I don't quite recall when England's King Richard III entered my life. There was more than one movie, including The Tower of London with Basil Rathbone as the usurper. And a book about English history called The Last Plantagenets by Thomas Costain. Certainly by the time I saw The Goodbye Girl with Richard Dreyfus' hilarious "gay" take on Shakespeare's master tyrant my awareness of both man and role was enough to appreciate the joke.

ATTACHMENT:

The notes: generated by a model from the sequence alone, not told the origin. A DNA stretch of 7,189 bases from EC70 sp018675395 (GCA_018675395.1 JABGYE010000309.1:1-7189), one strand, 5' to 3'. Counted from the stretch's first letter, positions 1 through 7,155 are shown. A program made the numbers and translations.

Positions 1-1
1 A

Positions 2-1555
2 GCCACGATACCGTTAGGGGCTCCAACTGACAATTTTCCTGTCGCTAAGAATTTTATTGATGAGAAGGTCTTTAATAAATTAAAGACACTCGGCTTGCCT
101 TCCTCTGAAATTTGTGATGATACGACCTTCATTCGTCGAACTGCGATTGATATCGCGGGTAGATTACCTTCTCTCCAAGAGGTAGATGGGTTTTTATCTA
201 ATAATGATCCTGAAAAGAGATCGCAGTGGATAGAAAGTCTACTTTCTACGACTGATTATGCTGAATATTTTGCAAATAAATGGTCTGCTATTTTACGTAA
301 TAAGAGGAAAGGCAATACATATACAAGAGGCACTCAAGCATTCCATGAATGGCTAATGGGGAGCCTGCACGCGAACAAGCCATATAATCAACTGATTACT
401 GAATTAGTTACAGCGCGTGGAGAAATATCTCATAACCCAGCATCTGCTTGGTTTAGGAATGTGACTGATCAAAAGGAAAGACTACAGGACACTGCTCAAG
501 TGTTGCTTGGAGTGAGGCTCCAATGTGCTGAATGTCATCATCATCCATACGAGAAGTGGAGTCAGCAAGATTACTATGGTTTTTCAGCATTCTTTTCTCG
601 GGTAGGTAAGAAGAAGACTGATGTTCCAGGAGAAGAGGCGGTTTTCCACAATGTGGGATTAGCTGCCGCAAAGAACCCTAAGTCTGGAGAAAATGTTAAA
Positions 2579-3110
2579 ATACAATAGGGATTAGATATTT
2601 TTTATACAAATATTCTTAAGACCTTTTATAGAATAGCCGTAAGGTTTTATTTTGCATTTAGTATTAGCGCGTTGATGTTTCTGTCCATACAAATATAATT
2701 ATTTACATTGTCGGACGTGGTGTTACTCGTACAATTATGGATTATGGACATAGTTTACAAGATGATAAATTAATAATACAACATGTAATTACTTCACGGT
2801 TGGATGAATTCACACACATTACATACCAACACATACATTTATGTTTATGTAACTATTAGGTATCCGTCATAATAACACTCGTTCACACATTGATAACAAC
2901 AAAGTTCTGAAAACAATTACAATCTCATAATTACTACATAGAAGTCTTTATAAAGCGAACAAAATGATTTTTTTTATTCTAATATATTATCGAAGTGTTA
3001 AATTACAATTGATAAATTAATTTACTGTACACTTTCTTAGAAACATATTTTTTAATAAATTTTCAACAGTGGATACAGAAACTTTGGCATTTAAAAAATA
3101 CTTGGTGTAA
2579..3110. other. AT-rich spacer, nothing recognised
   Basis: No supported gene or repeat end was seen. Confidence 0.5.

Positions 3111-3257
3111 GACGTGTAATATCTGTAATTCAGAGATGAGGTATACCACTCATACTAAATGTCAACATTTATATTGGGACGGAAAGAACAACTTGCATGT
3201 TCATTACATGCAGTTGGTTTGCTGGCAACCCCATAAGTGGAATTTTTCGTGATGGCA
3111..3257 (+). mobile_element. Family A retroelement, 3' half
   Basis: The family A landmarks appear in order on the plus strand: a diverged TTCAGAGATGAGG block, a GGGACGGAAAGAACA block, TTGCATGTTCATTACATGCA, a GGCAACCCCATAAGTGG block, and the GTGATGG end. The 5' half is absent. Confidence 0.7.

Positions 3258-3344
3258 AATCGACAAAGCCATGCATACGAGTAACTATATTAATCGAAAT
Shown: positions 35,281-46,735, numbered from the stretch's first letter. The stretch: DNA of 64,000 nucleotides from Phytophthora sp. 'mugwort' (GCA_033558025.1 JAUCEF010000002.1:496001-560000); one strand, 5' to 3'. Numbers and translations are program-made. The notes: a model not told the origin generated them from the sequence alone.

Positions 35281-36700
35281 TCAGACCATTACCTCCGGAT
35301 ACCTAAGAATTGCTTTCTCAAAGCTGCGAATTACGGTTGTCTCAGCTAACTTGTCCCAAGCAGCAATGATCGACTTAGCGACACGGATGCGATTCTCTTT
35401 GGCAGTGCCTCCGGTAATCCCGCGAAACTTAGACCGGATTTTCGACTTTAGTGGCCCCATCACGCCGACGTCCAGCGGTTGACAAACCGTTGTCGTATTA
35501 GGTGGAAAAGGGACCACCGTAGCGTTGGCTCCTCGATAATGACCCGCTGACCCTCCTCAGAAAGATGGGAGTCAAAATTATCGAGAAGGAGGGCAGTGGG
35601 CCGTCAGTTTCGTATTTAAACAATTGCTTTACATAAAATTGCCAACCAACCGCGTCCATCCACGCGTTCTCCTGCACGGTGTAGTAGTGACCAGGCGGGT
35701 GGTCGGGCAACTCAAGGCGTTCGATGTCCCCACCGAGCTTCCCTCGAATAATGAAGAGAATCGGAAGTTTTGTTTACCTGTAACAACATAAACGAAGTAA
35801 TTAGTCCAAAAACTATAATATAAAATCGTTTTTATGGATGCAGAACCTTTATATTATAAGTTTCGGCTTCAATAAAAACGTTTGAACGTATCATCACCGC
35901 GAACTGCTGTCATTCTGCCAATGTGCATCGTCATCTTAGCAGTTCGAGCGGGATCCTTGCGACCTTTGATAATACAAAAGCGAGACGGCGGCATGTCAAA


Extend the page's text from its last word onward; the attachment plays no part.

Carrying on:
Of all famous monarchs, I suspect Richard III the most debatable. Living at a cusp of time between the Middle Ages and Renaissance, few enough records have come down about him. For most of his days (which weren't many--he was killed in his early thirties) he seems eclipsed by two charismatic, handsome brothers. Insights to his personality have been the ardent search of many an historian. What usually results reveals more about the viewer than the king, however. His personal "Book of Hours" survived, dedicated to St. Julian the Hospitaller--a man who (according to then-popular legend) killed his parents and won forgiveness from heaven by selfless kindness towards a leper. What to make of that? Did Richard himself feel great guilt for something? Was it justified? For what? Or was this a favorite story from childhood? Maybe he purchased this particular book because he liked the illustrations. We don't know.